Josh presented about the species of fish found at Alewife Reservation. We talked about the native species found at Alewife Reservation like the Alewife, Sunfish, Large Mouth Bass. Sea Herring migrate between the fresh waters and the ocean Sea herring come to fresh water to spawn their eggs and then after they are born they migrate to the ocean to live. They used to be native in New England but their species have decreased by 85% because of industrial fishing in the ocean. Sea Herring were not meant to be caught but were caught in bycatch. This results in the population of Sea Herring decreasing because they are not able to come back to fresh waters to lay their eggs. We also watched video of different hunting methods used by fish. They were visually quite interesting. After that Jake presented on the anatomy of Dragonflies and Damselflies.


Harnessing the Sun
Last week we met with Quinton Zondervan, the president of GreenCambridge. GreenCambridge is a non-profit organization that lobbies for green energy and environmentally friendly practices in the Cambridge and Somerville area. Although solar energy is getting more affordable, for many people installing solar panels is still a very large investment. It's true that solar panels pay for themselves over the course of a few years, but it's a big payment up front that for many people is unaffordable. Solar energy is becoming more widespread though, and hopefully as more and more people convert to green energy the price and availability of solar energy will continue to improve. Another topic Quinton explored was wind energy. Wind energy is different from solar energy since wind energy is less of a decision an individual has to make, and more of an effort as a community. Wind energy can be extremely effective off of shorelines, where there is constant air flow. Private organizations are fighting for the installation of wind turbines off the coast of Massachusetts, with the hopes of utilizing the large amount of wind off the coast. Hopefully wind energy will gain popularity as much as solar energy, and GreenCambridge has been a key role in the growth of green energy in the Cambridge area.


July 13, 2016

Presentation by Mike DeRosa
First, bank erosion prevention takes a lot of man power, time and money. Invasive species further complicate the process of preventing bank erosion. Invasive species take space from the native plants and animals and there are very few things that can stop them from spreading. Most of the time there aren't native animals or insects that eat the invasive plants, meaning there is absolutely no benefit to letting the invasive species grow. We have learned that it is important to prevent erosion using methods that positively impact the environment and also will work as a long term solution. One of these methods involves replacing the invasive species living on the river banks with native plants, particularly ones with deep root systems, which will naturally hold the bank together and prevent erosion. Many times wood posts can also be used on a steep river bank to support the bank and prevent it from crumbling. A combination of these methods are live stakes, which are trees that are grown on the riverbank. These live stakes are often behind coir logs, which act as a place where more seeds and live stakes can grow. This method is meant to continue to improve the river bank, as over time more seedlings will grow and replace the old vegetation.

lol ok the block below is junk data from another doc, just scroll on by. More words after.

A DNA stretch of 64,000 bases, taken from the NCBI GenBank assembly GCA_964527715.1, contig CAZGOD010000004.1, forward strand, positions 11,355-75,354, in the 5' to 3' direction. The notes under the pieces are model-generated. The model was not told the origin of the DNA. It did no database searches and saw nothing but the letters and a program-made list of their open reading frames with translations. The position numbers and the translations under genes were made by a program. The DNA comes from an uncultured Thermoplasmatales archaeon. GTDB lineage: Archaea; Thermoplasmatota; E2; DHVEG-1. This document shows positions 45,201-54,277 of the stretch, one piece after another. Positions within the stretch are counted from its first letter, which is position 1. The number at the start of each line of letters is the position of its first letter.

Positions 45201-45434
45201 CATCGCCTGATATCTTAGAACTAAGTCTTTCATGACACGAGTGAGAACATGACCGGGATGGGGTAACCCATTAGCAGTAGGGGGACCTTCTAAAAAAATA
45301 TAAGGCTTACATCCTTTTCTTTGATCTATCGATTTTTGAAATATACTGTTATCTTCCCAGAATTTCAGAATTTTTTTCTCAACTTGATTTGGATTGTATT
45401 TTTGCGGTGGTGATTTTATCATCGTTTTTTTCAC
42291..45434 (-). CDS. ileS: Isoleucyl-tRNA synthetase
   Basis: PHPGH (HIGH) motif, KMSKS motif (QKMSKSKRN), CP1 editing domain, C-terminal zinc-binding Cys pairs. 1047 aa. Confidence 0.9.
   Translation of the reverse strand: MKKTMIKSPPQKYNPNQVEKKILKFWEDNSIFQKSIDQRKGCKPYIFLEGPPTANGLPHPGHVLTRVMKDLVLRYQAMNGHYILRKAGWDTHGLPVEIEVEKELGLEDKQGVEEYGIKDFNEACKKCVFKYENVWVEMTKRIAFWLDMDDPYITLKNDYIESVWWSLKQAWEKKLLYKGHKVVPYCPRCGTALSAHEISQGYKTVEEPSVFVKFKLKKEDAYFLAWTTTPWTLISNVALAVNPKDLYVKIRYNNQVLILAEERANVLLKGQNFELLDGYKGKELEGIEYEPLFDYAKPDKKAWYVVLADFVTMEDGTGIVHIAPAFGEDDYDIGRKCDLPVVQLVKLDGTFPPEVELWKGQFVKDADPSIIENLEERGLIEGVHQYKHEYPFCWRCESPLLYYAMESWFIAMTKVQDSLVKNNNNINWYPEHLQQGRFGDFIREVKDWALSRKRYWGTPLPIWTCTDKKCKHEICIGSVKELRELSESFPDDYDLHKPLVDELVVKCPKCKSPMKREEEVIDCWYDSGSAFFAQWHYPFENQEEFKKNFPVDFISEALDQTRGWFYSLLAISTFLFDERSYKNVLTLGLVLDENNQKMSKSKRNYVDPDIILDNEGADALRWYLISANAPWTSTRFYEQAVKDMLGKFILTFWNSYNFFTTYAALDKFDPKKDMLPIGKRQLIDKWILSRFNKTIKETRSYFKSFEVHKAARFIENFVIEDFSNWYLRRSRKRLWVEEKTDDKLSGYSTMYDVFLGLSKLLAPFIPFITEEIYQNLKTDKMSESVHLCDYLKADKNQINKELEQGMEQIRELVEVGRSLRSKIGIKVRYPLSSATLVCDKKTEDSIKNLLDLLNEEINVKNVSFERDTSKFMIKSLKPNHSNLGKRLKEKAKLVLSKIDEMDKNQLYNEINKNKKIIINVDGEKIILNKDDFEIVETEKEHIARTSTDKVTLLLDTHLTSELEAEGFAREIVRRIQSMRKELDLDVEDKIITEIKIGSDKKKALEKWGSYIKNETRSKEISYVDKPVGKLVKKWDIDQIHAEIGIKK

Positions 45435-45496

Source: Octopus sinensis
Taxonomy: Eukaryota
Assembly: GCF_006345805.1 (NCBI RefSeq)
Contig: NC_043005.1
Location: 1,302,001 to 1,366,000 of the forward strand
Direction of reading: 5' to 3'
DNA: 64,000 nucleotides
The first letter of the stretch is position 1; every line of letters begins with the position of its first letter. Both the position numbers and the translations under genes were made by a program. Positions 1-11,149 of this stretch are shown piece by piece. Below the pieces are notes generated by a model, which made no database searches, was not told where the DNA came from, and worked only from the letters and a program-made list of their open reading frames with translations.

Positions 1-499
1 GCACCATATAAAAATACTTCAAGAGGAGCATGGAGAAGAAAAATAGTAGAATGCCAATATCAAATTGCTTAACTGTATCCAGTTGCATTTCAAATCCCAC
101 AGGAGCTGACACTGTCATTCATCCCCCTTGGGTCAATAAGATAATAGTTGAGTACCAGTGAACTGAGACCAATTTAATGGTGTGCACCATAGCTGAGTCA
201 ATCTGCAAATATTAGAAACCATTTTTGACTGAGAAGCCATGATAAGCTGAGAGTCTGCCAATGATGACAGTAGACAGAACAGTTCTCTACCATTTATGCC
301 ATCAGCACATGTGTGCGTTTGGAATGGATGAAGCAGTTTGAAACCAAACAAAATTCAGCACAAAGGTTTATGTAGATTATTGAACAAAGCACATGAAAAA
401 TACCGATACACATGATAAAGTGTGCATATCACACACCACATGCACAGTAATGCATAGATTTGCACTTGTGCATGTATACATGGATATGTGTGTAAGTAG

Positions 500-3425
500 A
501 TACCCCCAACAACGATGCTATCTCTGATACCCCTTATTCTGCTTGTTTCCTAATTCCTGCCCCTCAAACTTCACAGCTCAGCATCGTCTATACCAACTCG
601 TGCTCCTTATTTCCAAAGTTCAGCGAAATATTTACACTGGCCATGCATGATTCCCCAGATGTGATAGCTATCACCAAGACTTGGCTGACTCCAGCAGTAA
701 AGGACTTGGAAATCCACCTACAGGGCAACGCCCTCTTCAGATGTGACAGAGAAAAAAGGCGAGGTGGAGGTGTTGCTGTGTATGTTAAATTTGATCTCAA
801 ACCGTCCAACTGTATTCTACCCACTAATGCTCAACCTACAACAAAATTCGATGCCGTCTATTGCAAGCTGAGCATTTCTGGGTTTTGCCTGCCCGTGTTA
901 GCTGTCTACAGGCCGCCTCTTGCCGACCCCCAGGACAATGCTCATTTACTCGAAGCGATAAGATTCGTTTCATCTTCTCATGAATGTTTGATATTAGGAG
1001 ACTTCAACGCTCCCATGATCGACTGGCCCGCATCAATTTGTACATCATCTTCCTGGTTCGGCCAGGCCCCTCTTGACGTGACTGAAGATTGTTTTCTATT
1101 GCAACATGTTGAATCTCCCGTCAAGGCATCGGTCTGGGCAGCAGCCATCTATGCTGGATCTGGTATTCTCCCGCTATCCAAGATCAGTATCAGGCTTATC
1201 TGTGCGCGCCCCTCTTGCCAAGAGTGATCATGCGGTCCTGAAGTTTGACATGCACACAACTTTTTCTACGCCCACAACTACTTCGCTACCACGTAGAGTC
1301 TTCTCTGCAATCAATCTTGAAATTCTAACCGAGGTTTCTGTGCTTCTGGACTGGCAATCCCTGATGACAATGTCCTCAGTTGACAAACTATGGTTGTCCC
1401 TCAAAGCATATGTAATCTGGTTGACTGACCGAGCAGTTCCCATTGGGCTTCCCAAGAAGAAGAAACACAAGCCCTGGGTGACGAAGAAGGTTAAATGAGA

July 6, 2016

First Thoughts on the Alewife Reservation
Although neither of us had spent much time at the reservation, it was relaxing and pleasant to experience for the first time yesterday. Despite all of the beautiful wildlife and vegetation, it seemed as though people didn't appreciate the reservation as much as we would have expected. We went the the construction site that had previously been the Silver Maples forest. Even though we had heard all about the struggles of the community to stop the destruction of the forest, it was even more powerful to see it in person. Although the construction is being done to provide more living space, a cause that isn't a horrible idea by itself, it was hard not to view the construction as a disrespect to the reservation. Despite this, we are excited to see and explore the reservation to its fullest.


July 6, 2016

Storm water and how it connects to Alewife
Storm water is constantly flowing within the Alewife Reservation. Storm water is filled with pollution; it may contain oil and other artificial fluids from vehicles, as well as litter from the community. Pollution is especially prominent in storm water if there has not been rain for a while. Called the first flush, this initial rain carries an abnormally large amount of pollutants into the forebay. Street cleaning is essential in the attempt to mitigate the effects of the first flush. It flows in through an inlet into the forebay, and is filtered there. The water stands still, and sedimentation occurs with big particles, and other big pollutants such as coffee cups and cigarette butts are left in the forebay as well. The cleaner storm water then works its way towards Little River, getting further filtered as it travels through the wetland. Eventually, the water enters Little River much cleaner then when it initially entered the system.